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§ 35. CARDINAL NUMBERS. 1. The Hebrew cardinal numbers are nouns in origin, with the single exception of 77x one, which is an adjective; and that circumstance accounts for several peculiarities in their use and construction.
2. The numbers from 1 to 10 have different forms for the masculine and the feminine, and for the absolute and the construct state; those from 11 to 19 distinguish only the masculine and the feminine; while the tens have altogether but one form. 3. The masculine numerals from 3 to 10 have a feminine termina
yard, etc.), while the feminines are not provided with such ending (W7, ya?, etc.), which strange irregularity has hardly yet found a satisfactory explanation ; for instance, seven bulls is you bine, but seven cows nine yaw; 700 — Mixa yaw, but 7000 —
4. The numbers from 11 to 19 are composed of ten (expressed by Wy and 77WY) and the units, some of which are in the status absolutus (189 19, ww zare, etc.), and some, effecting a closer connection, in the status constructus (98 778, 89 '3W, and all feminines). The singular and obscure word Dwy, and the con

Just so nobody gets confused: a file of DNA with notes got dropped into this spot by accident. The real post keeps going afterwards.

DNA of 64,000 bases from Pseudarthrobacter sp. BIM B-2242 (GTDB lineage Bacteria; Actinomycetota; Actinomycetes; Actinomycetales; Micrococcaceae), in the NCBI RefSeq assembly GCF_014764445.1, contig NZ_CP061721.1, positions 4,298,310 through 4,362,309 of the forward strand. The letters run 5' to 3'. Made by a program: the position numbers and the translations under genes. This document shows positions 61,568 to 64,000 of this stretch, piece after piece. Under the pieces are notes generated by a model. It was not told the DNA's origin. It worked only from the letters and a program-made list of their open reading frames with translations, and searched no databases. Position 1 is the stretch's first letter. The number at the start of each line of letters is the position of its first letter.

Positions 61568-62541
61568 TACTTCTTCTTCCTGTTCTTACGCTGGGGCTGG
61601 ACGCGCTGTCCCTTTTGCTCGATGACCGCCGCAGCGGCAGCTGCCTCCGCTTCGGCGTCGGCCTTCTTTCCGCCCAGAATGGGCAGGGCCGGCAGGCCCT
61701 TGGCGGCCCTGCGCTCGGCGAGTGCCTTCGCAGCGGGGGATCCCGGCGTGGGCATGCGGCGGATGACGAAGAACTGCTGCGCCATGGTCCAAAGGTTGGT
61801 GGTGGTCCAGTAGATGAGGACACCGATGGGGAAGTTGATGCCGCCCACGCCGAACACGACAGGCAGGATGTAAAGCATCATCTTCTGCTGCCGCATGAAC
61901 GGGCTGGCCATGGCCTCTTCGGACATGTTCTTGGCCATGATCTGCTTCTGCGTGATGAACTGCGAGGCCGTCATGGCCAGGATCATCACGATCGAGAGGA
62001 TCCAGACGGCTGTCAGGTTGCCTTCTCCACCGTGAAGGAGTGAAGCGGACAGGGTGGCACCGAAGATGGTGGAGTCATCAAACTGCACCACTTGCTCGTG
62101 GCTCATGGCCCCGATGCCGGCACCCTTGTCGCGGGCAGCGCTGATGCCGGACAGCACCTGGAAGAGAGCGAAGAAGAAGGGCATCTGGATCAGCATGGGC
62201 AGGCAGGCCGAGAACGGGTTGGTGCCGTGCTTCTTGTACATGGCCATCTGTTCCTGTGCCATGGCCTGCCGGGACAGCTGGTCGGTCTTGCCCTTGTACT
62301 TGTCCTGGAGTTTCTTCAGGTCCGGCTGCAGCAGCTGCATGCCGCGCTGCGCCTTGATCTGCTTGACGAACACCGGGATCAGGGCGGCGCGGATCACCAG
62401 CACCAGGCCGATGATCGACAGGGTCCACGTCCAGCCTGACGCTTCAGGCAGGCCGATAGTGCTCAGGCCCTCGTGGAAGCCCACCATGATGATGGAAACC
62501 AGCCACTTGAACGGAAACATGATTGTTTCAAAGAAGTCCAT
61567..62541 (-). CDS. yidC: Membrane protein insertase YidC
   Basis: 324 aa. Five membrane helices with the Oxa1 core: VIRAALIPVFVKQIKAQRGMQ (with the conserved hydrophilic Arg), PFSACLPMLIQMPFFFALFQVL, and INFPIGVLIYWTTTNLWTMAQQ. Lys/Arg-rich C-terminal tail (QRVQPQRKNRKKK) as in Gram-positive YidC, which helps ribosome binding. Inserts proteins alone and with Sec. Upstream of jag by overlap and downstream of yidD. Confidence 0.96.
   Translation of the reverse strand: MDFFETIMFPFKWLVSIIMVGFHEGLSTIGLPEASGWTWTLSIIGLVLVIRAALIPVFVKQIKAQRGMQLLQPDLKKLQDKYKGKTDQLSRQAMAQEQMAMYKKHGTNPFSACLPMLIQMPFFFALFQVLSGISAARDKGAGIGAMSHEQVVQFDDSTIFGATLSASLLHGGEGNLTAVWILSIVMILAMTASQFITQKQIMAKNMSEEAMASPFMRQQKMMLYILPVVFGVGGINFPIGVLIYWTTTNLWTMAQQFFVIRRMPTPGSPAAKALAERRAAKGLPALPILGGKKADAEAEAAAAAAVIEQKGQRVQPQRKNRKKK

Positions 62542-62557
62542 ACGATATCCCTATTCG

are analogous to the construct state 'W and nu, occur only in these combinations.
6. Numbers consisting of units and tens begin either with the units or the tens; the former is the more ancient Hebrew usage, while the other occurs chiefly in the later Biblical Books, as Ezra, Nehemiah, and the Chronicles.
7. Numbers consisting of hundreds, tens, and units, may ascend from the smaller to the greater, or descend from the greater to the smaller figure, so that, for instance, 748 is either 8 and 40 and 700, or 700 and 40 and 8; in the latter case the units may, of course, precede the tens, in accordance with the last rule (No. 6).
8. Numbers consisting of thousands, hundreds, tens, and units, always begin with the thousands, and then descend regularly to the smaller figures, or, less frequently, ascend from the units to the tens and hundreds.
9. The following list of the cardinal numbers will now be better understood :
FEMININE. Nos. Stat. absol. Stat. const Stat. absol. Stat. const.
On the usage of representing numbers by the letters of the alphabet, see $ 1. 7.
EXERCISE XXV. Express in Hebrew:
23; 34; 45 ; 56 ; 67 ; 78; 89 ; 95; 108 ; 214; 327 ; 435 ; 542 ; 651 ; 764; 878 ; 989; 1,005; 2,106 ; 3,217; 4,319 ; 5,528 ; 6,735 ; 7,963 ; 8,746 ; 9,438 ; 10,275 ; 11,873 ; 12,799 ; 15,421 ; 19,167;